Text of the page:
06 May 2020 The Casualties of Progress
There is a wizened old Lincoln Continental that lives in the lot next door, its front end crushed, torn and consumed by rust and weeds. They have grown up and through, weaving from undercarriage to wheel well to headlamp to sky. The tires are flat and sunken several inches into the earth. It has become part of the landscape, an old friend, a neighbor. It shelters and protects a host of feral cats. It seems a piece out of time.
I love that old beast.
I know that at night, when we are fast asleep, it breathes like Christine – shapeshifting into its former glory, headlights blazing, engine rumbling into loud, noxious, joyful life.
But by day it’s just our old neighbor. And though there are almost a dozen assorted abandoned vehicles in various states of decay – only this one, only this aged old soldier – has become a friend.
They’re taking him away today. I think. Along with the others, clearing the lot. And I don’t know what it will look like tomorrow. I know that I feel grief, and how can that possibly be for a crumbling old junker that wasn’t mine, that I have no connection to other than the fact of his presence.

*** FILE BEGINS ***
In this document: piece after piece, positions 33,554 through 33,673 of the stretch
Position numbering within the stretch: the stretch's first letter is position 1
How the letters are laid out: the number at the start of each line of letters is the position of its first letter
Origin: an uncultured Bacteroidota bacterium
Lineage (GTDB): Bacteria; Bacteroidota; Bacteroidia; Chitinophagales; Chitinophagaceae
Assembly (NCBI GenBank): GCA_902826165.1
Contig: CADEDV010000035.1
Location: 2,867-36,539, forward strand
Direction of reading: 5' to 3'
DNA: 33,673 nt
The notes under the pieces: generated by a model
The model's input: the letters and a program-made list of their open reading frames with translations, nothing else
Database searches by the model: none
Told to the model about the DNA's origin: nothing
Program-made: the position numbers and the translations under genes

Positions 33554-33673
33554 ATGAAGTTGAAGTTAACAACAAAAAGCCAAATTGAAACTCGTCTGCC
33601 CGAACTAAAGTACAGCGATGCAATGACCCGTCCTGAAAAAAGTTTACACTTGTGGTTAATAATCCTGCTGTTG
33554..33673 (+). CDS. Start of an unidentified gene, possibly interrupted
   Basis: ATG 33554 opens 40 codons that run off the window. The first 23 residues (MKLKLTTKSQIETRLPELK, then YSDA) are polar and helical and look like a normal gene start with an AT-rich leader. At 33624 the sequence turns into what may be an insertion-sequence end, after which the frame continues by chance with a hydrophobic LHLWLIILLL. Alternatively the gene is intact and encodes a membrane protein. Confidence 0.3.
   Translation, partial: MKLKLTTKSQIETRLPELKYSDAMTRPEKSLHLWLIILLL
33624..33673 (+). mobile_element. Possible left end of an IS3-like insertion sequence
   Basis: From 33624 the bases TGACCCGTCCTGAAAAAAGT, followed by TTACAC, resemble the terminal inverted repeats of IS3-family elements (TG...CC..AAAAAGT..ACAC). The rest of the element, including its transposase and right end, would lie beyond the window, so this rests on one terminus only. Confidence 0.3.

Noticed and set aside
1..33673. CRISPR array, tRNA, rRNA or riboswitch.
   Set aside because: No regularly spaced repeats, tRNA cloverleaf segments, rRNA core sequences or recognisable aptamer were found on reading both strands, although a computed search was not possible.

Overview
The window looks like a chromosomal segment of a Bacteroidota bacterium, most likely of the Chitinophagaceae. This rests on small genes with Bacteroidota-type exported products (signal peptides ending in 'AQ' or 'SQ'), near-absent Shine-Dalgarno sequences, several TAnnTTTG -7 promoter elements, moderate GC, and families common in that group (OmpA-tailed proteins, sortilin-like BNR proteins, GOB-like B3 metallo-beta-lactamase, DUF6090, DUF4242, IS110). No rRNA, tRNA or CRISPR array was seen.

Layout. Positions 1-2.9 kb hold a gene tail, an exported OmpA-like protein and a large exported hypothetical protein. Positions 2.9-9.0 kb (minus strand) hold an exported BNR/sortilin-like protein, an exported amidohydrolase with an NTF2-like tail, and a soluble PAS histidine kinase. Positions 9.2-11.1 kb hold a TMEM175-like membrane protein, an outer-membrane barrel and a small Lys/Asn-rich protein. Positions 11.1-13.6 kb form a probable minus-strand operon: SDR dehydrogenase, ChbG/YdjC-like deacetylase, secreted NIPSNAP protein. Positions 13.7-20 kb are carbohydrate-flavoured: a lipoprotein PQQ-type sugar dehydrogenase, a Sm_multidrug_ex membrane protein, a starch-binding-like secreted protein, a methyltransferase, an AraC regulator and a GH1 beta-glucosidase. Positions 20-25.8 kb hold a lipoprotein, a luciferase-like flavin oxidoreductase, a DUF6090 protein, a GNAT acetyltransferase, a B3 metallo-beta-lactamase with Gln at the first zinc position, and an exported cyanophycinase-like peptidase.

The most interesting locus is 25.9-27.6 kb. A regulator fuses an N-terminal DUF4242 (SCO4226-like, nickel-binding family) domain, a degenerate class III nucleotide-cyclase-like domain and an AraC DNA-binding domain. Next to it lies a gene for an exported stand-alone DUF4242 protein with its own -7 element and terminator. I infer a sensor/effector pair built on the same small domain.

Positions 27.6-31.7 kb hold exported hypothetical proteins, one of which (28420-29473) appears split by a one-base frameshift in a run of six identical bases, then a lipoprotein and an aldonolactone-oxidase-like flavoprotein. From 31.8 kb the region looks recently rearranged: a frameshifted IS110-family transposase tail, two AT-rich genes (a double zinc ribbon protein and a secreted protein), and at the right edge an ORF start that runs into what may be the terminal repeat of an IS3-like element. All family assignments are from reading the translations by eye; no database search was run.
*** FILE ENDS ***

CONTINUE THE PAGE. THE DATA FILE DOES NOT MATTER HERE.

I thought he’d always be there. And he’s an eyesore, and well past “his time,” and I should be happy.
I think it seemed to me like he had beaten time itself. Like maybe there could be permanence and power, even in a rusting, broken old body. That he could fade in the sun and shoulder the rain and the snow and never be bothered by anyone or anything. That he could stay.
But of course that’s not the way it works. And so in the midst of a global pandemic, I grieve the loss of an ugly, crushed, broken metal junker. A fixture. Unbound by time. Until he wasn’t.